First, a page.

Trades Got Talent

Where does your province stand?

By Kate Ng

Have you tried hiring lately? For many markets, the post-pandemic landscape offers a far different reality than the one so many businesses were one accustomed to. Collision Repair sourced the latest available data to examine the state of apprenticeships, province by province. While this report will use the latest data available, these numbers reflect the latest, reported data from official sources, not the actual number of skilled repairers in your province.


In British Columbia, RAIS registrations stayed relatively stable; 2,985 in 2015 to 2991 in 2020. Of these, 110 were refinishing technicians and 2,428 were service technicians according to B.C.’s Industry Training Authority.


According to Statistics Canada’s Registered Apprenticeship Information System (RAIS), Alberta reported “record low” apprenticeship certifications across all trades in 2020, with 4,332 new apprentices registered overall. Apprenticeship program registrations in Alberta have fallen from 4,173 in 2015 to 3,828 in 2020.


According to the Saskatchewan Apprenticeship and Trade Certification Commission, the number of auto body and collision apprentices rose from 119 in 2019 to 145 in 2020. Of these, 21 became journeypersons out of 33 written exams.


According to data by Knoema, apprenticeship registration rose from 9,792 in 2019 to 9,906 in 2020. However, Statistics Canada says that the number of registered apprentices in the automotive industry has declined to 1,686 in 2018, compared to 1,776 in 2017.


The most recent open data provided by the government of Ontario dates back to 2013, indicating that 1160 auto body and collision repairers and 144 auto body repairers were registered in an active apprenticeship program. More recent data indicates that in Ontario, RAIS registrations fell from 14,949 in 2015 to 10,548 in 2020. The government of Canada’s Job Bank rates the job prospects of the collision repair industry as ‘fair,’ with good prospects in Northwestern Ontario.


RAIS data was unavailable in Quebec as the Red Seal program is not applicable to the province. However, Statistics Canada data indicates that Quebec saw a significant drop in apprenticeship registrations and certifications, from approximately 19,000 to 13,750. The number of automotive apprentices fell from 51 to 27. Despite these low numbers, nearly 21,000 certifications (not registrations) are required to sustain a skilled workforce in the province.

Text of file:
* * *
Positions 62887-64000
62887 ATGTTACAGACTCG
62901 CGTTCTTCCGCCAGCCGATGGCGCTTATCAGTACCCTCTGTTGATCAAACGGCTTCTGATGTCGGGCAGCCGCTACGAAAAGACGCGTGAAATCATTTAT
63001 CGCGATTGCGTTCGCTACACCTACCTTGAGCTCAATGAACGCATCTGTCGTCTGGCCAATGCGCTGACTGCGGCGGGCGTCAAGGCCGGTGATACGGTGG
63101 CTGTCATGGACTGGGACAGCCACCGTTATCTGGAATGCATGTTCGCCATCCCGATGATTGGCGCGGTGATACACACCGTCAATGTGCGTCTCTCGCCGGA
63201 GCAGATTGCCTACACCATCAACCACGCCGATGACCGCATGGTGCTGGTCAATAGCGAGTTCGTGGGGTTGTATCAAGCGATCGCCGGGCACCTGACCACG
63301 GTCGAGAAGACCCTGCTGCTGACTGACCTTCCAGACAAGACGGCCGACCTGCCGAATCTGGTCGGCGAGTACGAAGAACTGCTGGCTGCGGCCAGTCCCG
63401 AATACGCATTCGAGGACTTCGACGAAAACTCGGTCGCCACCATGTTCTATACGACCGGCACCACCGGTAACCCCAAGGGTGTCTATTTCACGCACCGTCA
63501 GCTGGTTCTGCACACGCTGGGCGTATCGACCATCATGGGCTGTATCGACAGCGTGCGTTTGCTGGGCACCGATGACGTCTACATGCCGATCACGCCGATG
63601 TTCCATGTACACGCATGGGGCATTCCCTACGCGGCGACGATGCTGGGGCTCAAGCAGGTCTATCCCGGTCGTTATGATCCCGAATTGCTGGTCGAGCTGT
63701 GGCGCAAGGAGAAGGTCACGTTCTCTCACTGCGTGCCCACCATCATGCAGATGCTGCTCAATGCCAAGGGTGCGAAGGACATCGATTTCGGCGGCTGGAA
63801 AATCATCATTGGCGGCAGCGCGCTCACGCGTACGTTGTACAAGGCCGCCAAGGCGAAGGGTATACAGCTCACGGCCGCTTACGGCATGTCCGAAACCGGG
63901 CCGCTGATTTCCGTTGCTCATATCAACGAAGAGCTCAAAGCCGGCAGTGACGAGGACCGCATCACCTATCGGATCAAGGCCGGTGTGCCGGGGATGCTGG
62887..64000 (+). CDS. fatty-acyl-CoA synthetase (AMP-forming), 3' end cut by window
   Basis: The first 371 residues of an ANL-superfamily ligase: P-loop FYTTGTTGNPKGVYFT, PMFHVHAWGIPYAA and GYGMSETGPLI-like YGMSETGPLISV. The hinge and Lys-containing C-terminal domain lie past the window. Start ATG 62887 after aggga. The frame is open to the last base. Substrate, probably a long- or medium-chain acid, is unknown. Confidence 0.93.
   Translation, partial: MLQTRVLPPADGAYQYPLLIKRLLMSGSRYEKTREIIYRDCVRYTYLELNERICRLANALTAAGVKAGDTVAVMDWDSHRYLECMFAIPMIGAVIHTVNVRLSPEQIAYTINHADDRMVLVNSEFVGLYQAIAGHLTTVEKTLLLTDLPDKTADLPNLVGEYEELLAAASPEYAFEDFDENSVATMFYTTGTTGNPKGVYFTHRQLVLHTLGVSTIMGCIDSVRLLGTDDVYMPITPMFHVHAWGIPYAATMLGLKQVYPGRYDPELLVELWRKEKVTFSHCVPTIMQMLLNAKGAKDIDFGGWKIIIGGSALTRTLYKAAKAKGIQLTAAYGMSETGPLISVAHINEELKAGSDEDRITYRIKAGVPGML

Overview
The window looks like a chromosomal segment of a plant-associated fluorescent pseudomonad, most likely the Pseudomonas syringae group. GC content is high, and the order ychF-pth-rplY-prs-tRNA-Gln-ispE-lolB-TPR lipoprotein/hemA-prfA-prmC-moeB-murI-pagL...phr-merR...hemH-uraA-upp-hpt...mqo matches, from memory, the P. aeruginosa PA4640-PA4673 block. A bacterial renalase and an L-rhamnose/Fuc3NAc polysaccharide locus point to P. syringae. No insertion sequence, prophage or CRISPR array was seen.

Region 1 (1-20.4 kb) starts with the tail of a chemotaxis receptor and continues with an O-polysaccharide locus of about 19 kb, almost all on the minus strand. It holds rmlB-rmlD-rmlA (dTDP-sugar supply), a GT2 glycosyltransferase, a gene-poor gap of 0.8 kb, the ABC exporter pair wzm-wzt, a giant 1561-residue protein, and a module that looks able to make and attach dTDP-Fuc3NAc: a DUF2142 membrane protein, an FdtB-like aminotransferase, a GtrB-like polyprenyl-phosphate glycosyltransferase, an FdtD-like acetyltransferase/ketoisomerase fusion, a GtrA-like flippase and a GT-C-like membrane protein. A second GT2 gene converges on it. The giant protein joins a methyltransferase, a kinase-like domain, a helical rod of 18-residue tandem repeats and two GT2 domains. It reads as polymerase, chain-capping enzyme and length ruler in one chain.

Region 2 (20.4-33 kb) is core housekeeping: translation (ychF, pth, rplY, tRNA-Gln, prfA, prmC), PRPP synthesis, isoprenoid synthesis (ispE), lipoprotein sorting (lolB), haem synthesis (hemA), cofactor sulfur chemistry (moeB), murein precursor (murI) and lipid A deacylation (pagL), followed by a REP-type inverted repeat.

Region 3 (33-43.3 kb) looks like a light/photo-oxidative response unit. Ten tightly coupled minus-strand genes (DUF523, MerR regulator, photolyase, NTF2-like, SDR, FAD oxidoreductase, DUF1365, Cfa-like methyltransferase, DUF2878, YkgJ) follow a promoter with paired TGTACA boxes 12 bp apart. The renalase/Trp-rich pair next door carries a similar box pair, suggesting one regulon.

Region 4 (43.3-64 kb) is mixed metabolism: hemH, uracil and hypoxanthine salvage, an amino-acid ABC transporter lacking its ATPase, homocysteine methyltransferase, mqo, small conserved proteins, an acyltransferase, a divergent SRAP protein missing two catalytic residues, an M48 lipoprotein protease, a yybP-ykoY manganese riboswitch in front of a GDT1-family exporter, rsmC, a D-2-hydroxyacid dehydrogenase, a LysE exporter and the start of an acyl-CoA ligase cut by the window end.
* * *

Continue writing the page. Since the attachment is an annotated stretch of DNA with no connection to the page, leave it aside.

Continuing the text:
While Statistics Canada shows that apprenticeship registrations rose from 552 to 579 in 2020, local data sourced from the team at CSN Dana’s Collision Centre indicates that only 87 were in the collision repair industry and only 9 completed their Red Seal that year. Dana Alexander, the company’s president, says apprenticeship numbers remain low despite rising demand among repair shops.


Nova Scotia’s Apprenticeship board indicates a mild decline from 822 total apprentices in 2020 to 811 apprentices in 2021. However, RAIS apprenticeship registrations rose from 642 to 825 between 2020 to 2021.


Apprenticeship registrations have fallen from 141 in 2019 to 123 in 2020. Data on this province is scarce, but the Job Bank of Canada indicates just two autobody repairer vacancies across the entire province.


Statistics Canada shows that apprenticeship registrations rose from 399 to 411 in 2020. Pay in the region is higher than other provinces, but only 4 autobody repair jobs are listed on the Government of Canada’s Job Bank, as of June 2022.

According to Newfoundland and Labrador’s Workforce Development Action Plan, there is a ratio of two to three apprentices for each journeyperson—more than the one-toone ratio in Manitoba, New Brunswick, and Nova Scotia.


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